Teaching chemistry in Tanzania

Wed, 13/07/2016 - 21:36 -- Claire

From L-R: Ian, Malcolm, Rita, Clara, Oliver, Elmari


By Claire, Simeon Network Missions Link


I first heard about Malcolm Buchanan, a Scottish-born academic in Natural Product Chemistry, when he was interviewed via Skype at the inaugural Cite conference in 2009. At that time, he had just finished a year at Bible college and was preparing to go to St Andrews Hall for CMS training before going to Tanzania to serve as a CMS-Australia missionary at St John’s University Tanzania (SJUT). SJUT, which opened in 2007 in the capital Dodoma, is run by the Anglican Church of Tanzania.


Three years after that Skype interview, in December 2012, my husband Erik and I visited Malcolm and his family in Dodoma. We observed how the family had worked hard to learn Swahili and were able to share their lives with the local people they came into contact with, including their house workers and gardener. In July this year, Malcolm and his family are finishing their period of service in Tanzania and returning to Australia, so I interviewed him to get his ‘rear view mirror’ perspective on his experience.


For those in the Simeon Network who haven’t met you before, tell us a bit about your background. Where do you come from and who’s in your family?

My country of birth is Scotland, but now I am a dual citizen of UK and Australia. My wife is Elmari (born in South Africa and now a dual citizen of South Africa and Australia) and we have 4 Australian-born children: Clara, Ian, Oliver, and Rita. This year they are 14, 12, 10, and 8 years old respectively.


What’s your academic expertise and experience?

My primary discipline is chemistry and I obtained a PhD in Chemistry in 1994 from the University of Glasgow. My main area of expertise is Natural Product Chemistry and my research has largely involved applying this to drug discovery. I have held research fellowships in Japan (Tokushima Bunri University, Tokushima), Australia (University of Melbourne) and Germany (Ludwig Maximillians University, Munich), and worked at Griffith University in The Eskitis Institute for Drug Discovery before going to Tanzania.


How did you end up at SJUT in Dodoma?

The Lord guided us to SJUT through a career interruption for me. I had been working on drug discovery research at Griffith University since 1999, and at the end of 2007, after many years of support, the pharmaceutical company ended its financial support of our research. Although I was kept on, I could see it was not going to last and believed it was time to move on. In 2009 I then went to do a one-year GradDipDiv at Queensland Theological College. During the year at Bible College, we believed that God was calling us to Dodoma.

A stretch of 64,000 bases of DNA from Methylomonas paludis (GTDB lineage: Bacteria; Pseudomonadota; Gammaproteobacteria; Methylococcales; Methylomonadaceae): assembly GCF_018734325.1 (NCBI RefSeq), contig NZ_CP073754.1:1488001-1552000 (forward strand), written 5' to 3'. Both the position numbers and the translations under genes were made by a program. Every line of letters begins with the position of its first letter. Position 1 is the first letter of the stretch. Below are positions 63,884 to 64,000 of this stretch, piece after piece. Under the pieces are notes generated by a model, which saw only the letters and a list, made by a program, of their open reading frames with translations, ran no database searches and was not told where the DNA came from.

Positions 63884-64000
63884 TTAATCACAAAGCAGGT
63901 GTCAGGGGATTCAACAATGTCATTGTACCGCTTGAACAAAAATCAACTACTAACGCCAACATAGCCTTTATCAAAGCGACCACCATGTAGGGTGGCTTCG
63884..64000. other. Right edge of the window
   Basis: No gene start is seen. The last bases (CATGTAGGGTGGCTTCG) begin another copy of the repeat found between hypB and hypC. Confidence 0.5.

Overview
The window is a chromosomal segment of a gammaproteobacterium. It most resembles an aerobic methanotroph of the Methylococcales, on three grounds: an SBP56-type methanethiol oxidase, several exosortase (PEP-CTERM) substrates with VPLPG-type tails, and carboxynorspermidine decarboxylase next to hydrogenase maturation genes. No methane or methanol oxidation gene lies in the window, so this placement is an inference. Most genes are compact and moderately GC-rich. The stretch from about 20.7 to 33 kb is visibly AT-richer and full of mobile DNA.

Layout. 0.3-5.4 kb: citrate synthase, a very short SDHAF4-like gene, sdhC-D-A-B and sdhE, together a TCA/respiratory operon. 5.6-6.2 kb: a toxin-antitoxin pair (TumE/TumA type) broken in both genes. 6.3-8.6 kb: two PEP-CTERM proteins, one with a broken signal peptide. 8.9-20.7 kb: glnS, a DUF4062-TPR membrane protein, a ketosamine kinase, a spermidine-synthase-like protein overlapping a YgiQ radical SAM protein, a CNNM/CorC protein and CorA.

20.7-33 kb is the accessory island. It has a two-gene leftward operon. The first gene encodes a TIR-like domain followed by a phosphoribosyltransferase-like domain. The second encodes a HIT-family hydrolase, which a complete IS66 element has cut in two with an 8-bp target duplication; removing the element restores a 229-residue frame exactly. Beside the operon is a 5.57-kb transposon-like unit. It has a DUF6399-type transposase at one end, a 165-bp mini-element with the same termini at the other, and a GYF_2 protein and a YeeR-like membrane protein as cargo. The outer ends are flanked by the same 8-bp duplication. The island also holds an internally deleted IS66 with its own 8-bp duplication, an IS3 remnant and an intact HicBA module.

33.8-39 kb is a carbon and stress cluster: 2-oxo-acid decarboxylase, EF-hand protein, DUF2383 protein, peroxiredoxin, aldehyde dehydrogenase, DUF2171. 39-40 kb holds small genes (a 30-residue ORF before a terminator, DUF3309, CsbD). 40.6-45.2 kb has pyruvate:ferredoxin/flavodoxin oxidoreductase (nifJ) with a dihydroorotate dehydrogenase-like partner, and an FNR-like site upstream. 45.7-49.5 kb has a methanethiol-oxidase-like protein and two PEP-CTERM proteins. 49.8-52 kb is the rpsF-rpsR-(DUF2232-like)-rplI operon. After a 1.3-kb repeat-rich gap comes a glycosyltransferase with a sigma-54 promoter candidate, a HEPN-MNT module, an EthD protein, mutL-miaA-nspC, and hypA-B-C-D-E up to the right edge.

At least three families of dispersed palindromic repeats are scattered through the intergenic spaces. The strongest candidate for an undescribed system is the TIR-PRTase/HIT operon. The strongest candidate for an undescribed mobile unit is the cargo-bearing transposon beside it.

What is the spiritual landscape like in Tanzania?

Almost everyone would describe themselves as religious, with the majority being a roughly equal proportion of Christians and Muslims. The Christian gospel has been in Tanzania for a long time, but there is a great need for discipleship.


What does your work there involve?

I have been serving as the Dean of the Faculty of Natural and Applied Sciences at SJUT. The Faculty has a little over 1,000 students, 32 full-time staff and averaging 5 part-time staff. My work involves management, administration, teaching, and some educational research and Christian scholarship. My wife, Elmari, has been supporting the ministry of the school our children attend, Canon Andrea Mwaka School (CAMS), in various ways, including more recently teaching Religious Studies.


What ministry or gospel opportunities have you had?

With God's enabling, I have been trying to demonstrate what it means to be a Christian academic: pursuing academic excellence, showing integrity, seeking justice, and having a transparent walk with the Lord. I have also developed a course called 'Science, Faith and Culture', which endeavours to equip scientists with information that supports the coherence between faith in God and science, and also presents opportunities to share the gospel message. It is also a joy to have lunch with our gardener most Tuesdays and read the Bible and pray together.


What is one story you could share from the past year that encourages you?

The Science Faculty has undergone considerable change over the past year or so: a new Dean, significant increase in student numbers, and some staff having their employment terminated over discipline issues. I have been encouraged by how some staff have risen to meet the challenge.


How do you think your time in Tanzania has impacted your academic career?

I believe this time in Tanzania has enabled me to gain significant academic experience, but at the same time, due to the lack of resources, I have not been able to do research in my primary field.


What does the next 12 months hold for you?

In July we are leaving Tanzania (not to return in the immediate future), arriving back in Brisbane on 6th July. From this time we will be on Final Home Assignment with CMS-Australia until mid-January. From mid-January we need to try and re-enter the Australian workforce.


How can we pray for you?

Please pray for our transition back into Australia, the final home assignment, the children’s schooling, and the daunting task of finding work in January 2017, after completing our Final Home Assignment. Pray for us all managing the emotional strain from significant change.


Action points

  • Pray for Malcolm and his family as they return to Australia this month.
  • Go to our 5-year plan survey and answer 7 quick questions. We’re trying to (a) get a sense of what Simeon Network academics are thinking of for the next 5 years, and (b) work out how we can better support people in their plans to be effective for the Gospel wherever they are.